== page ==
More than half of life/annuity insurers report at least some paperless underwriting workflows, and another quarter report current or planned pilots. Predictive scoring is also in use at more than a third of insurers, with more than 40% reporting pilot activity in this area.
Customer engagement is a major focus for insurers’ digital strategies. These cover engaging with customers via Web, mobile and social media or providing analytics-driven recommendations. Data and analytics-related capabilities in this area are closely related to those used in marketing. These involve both effective data consolidation and reporting as well as offline analytics to improve service levels and engagement.
Insurers continue to expand their digital customer engagement capabilities, but even basic functions like same-day email responses to customer inquiries are not universal. Only half of P/C insurers support self-service change requests or have mobile customer applications. Fewer than a quarter have online chat or co-browsing with clients, or offer policyholders a 360-degree view across different product sets.
Life/annuity insurers’ digital capabilities in customer engagement are uneven. Online chat is not widely deployed today, but more than half have current or planned pilots. While close to a quarter of insurers report mature customer mobile capabilities, more than one-third still do not have same-day e-mail response to inquiries. Online video and co-browsing with service representatives are still rare.
Analytics usage in customer engagement is also rare, with fewer than a quarter of life/annuity insurers reporting current capabilities in using analytics for retention modeling or service tiering.
Digital billing capabilities are all related to electronic communications and payments using current and emerging channels and payment mechanisms. Data capabilities are focused on analytics, both internal performance analytics and analytics to drive customer messaging, while insurers’ abilities to meet customer expectations in billing, which include consolidation and customization, are highly dependent on flexible core billing systems.
Electronic bill presentment and payment is widespread but still not universal, with only about 60% of P/C insurers supporting this capability. Credit card payments are also not universal. Using analytics to prevent premium leakage is in place at 30% to 40% of insurers, but more than a quarter of insurers are piloting this application of analytics.
Only about half of large life/annuity insurers report supporting electronic bill presentment and payment, and fewer than a third accept online or mobile credit card payments (although mail/phone card payments are more common). Analytics usage in billing is negligible, and large life/annuity insurers’ ability to customize billing schedules or present consolidated bills is very limited.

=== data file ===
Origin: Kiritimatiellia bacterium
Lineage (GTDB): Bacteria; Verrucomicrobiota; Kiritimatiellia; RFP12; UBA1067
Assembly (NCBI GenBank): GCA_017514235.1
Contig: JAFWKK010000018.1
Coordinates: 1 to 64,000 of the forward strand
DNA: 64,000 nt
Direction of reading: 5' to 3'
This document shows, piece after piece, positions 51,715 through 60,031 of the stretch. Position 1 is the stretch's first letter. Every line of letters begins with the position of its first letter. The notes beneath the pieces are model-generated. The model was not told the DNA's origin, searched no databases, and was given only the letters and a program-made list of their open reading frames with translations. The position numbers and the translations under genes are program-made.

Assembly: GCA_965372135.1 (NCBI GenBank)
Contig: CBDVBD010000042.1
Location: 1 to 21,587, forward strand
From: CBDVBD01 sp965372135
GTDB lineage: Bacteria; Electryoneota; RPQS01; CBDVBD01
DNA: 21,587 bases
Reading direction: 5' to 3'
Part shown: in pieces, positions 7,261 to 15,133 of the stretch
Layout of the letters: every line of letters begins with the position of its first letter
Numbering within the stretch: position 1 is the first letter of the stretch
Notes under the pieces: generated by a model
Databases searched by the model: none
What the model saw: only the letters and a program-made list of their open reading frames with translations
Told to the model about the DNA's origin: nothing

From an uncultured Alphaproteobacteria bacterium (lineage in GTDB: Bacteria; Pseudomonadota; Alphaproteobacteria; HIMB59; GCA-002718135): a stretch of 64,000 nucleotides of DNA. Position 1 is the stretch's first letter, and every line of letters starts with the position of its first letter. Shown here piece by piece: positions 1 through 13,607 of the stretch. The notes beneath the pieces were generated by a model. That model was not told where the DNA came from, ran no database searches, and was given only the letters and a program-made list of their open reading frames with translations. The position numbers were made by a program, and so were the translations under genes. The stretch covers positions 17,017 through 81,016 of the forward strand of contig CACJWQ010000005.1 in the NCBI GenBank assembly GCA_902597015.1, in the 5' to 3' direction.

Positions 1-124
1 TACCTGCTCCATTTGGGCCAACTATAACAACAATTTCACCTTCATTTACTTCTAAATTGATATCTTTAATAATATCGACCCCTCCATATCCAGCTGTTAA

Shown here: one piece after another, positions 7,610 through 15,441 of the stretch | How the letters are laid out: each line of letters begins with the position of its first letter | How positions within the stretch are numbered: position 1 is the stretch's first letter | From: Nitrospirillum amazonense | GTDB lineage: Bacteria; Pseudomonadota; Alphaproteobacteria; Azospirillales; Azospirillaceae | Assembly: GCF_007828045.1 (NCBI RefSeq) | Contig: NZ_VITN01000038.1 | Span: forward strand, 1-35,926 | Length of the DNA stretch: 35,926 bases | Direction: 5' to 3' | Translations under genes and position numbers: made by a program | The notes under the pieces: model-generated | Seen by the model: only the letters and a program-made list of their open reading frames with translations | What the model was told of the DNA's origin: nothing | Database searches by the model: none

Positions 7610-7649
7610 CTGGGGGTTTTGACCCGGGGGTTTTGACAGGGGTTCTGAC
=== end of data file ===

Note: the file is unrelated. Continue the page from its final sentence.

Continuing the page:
See also: Key Trends in Innovation (Parts 4, 5)
Applying digital capabilities to claims means streamlining communications across the value chain from claimants and adjusters to third-party service providers. Claims data and analytics capabilities are primarily focused on building and applying predictive models across multiple areas. Most of the digital and data/analytics capabilities involved in claims depend on core underwriting systems that support their workflows and models.
Claims is the area with the highest pilot activity among large P/C insurers. More than a third are piloting just about every digital and data/analytics capability, especially predictive fraud scoring and severity scoring. Core capabilities like skills-based routing and triaged straight-through processing are common among P/C insurers but not universal, and maturity levels are still relatively low.
About a quarter of life/annuity insurers are using predictive modeling for fraud scoring, and there are a handful of pilot programs in using analytics in claims areas. Digital capabilities like role-based third-party access are extremely limited, and few large insurers have or are investing in paperless claims processes. Skills-based routing of claims is fairly common.
While most insurers think about data and digital capabilities primarily in outward-facing roles, and most recent core investments focus on products and speed to market, insurers are also deploying technology-enabled capabilities to manage their finance and operations more effectively.
Capabilities include internal self-service, more advanced reporting and more flexible and powerful core systems that enable faster responses and better internal service levels. About half of P/C insurers report at least some current capabilities in this area. Larger insurers are generally more advanced, and pilot activity is low across the board.
Digital and data capabilities in finance and operations are increasingly common at life/annuity insurers, but still not universal. Nearly a third of insurers still are unable to allocate monthly P&Ls by product or channel, and more than two-thirds lack enterprise-wide customer data analytics capabilities.
While keeping an eye on the technology developments of tomorrow, insurers need to consider the capabilities available today and the impact of delaying deployment of those capabilities. Our research paints a picture of a continuing digital divide between have and have-not insurers, as well as a data divide and a core capabilities divide. In a market where growth is hard to come by, insurers need to develop better digital capabilities to serve customers and streamline processes among all stakeholders, better data and analytics capabilities to model risk and customer behavior and better core capabilities to support more agile processes and a more agile product portfolio.